Forget "inherently dangerous." Are pit bulls simply MORE dangerous?
It’s been nearly a year since a controversial ruling by Maryland’s highest court gave the force of law to discrimination against dogs known as pit bulls. Both the House of Delegates and the Maryland State Senate are expected to pass similar bills extending liability to owners of all dog breeds. And, as WYPR’s Karen Hosler reported, more than a hundred pit bulls were turned into the Maryland Humane Society after the ruling.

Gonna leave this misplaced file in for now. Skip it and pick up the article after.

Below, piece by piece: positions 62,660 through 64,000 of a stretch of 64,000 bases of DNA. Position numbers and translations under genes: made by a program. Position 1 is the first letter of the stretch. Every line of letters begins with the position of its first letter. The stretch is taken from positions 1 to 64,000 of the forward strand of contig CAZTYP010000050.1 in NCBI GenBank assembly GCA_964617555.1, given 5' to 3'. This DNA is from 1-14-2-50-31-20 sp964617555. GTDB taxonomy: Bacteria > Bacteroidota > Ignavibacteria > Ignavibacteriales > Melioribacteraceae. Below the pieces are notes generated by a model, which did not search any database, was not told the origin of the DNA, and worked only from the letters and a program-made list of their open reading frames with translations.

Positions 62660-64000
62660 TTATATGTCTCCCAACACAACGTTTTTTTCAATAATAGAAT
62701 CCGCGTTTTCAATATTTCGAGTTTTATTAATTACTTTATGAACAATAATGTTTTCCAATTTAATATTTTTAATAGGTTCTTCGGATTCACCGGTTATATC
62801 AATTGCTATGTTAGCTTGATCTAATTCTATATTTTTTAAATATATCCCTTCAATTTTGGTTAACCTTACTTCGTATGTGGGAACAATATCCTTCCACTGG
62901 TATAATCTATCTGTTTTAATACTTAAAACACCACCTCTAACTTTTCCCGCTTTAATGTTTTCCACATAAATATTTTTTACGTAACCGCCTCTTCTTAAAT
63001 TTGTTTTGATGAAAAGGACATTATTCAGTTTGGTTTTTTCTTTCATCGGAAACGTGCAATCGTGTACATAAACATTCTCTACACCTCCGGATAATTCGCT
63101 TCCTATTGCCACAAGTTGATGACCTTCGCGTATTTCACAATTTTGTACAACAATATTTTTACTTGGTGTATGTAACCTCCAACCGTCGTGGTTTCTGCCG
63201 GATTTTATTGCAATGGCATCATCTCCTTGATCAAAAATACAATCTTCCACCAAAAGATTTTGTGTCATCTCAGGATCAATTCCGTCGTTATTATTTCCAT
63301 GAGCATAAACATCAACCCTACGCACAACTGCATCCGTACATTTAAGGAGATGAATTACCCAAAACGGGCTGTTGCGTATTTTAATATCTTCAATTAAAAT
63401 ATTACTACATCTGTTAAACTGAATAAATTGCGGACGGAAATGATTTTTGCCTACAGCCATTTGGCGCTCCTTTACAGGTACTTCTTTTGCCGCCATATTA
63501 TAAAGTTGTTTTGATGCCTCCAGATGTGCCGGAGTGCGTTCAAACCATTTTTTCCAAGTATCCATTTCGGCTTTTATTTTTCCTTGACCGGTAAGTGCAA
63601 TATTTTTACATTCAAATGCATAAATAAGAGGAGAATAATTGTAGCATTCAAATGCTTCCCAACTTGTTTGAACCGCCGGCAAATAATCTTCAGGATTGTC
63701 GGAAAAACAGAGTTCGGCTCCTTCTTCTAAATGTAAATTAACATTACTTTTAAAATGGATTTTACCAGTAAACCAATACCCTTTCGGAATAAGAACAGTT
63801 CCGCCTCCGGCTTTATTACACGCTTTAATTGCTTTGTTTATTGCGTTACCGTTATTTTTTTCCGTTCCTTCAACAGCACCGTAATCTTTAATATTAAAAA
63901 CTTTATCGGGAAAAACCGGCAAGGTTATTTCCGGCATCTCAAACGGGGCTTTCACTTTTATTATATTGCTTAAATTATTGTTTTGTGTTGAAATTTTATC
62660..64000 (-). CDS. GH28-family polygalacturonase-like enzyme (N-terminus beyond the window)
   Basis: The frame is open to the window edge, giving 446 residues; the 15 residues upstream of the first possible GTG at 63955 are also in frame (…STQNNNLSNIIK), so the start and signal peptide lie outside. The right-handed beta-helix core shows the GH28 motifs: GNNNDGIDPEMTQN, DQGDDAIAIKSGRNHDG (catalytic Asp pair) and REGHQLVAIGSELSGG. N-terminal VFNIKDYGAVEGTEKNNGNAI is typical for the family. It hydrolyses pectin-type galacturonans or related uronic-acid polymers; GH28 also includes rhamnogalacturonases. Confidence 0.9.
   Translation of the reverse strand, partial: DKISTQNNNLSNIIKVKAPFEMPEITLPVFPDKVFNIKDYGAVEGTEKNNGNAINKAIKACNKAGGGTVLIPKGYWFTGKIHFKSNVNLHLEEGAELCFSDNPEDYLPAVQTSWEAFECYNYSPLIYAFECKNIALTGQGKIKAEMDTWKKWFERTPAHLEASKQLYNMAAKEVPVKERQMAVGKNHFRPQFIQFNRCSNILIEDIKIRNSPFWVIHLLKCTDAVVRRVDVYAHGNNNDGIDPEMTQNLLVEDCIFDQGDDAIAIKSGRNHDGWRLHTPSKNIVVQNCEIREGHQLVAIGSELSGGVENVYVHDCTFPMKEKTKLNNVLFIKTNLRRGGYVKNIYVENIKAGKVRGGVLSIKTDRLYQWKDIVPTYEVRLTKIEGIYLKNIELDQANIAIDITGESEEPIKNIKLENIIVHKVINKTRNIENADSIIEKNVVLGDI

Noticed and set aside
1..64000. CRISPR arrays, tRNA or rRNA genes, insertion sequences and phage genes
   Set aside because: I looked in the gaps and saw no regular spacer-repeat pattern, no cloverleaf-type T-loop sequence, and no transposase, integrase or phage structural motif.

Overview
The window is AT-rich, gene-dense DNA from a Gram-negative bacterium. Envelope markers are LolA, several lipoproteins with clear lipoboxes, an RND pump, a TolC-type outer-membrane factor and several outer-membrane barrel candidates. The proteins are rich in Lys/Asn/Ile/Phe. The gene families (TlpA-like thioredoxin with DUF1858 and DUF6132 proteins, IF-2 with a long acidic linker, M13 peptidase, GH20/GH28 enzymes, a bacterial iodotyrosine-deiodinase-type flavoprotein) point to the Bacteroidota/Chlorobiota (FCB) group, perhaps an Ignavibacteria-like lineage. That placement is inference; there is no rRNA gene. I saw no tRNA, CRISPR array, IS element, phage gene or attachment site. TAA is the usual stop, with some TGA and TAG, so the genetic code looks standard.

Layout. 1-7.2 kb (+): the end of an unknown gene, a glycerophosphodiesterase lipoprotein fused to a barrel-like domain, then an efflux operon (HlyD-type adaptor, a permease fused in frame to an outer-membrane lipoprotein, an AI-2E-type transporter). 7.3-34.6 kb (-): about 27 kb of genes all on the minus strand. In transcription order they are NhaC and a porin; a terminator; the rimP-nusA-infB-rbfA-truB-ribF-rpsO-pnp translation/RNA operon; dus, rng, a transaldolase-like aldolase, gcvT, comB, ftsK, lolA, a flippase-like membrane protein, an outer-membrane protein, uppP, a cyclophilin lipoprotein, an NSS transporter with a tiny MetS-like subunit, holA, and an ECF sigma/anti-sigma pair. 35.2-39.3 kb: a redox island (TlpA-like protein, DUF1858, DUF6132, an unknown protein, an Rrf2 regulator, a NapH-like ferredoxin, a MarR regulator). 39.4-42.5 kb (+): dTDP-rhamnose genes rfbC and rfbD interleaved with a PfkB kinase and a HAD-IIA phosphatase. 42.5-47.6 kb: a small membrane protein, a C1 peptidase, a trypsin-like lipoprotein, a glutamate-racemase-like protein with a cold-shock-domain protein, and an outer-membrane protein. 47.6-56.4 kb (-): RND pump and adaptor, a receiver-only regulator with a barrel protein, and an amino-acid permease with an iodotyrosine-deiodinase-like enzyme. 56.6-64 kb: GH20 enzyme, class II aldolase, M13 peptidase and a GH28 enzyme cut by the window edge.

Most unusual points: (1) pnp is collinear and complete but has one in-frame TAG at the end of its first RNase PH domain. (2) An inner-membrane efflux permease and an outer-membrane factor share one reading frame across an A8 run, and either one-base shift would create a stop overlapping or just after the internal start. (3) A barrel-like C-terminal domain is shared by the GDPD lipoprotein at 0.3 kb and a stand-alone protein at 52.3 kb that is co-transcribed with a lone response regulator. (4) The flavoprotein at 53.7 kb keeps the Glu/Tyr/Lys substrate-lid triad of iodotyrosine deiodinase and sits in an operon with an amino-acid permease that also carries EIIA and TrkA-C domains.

Since the ruling, there has been much debate over whether pit bulls are “inherently dangerous.” But what about a simpler question: are pit bulls simply more dangerous than other breeds?
A 2000 study looked at 20-year trends in DBRF (dog bite-related fatalities). The study found that there were more DBRF from bites from pit bull-type dogs and Rottweilers, but it acknowledged that identifying breeds and accounting for non-fatal dog bites makes enacting effective policy difficult.
Below is the table that shows DBRF for 2-year periods between 1979-80 and 1997-98.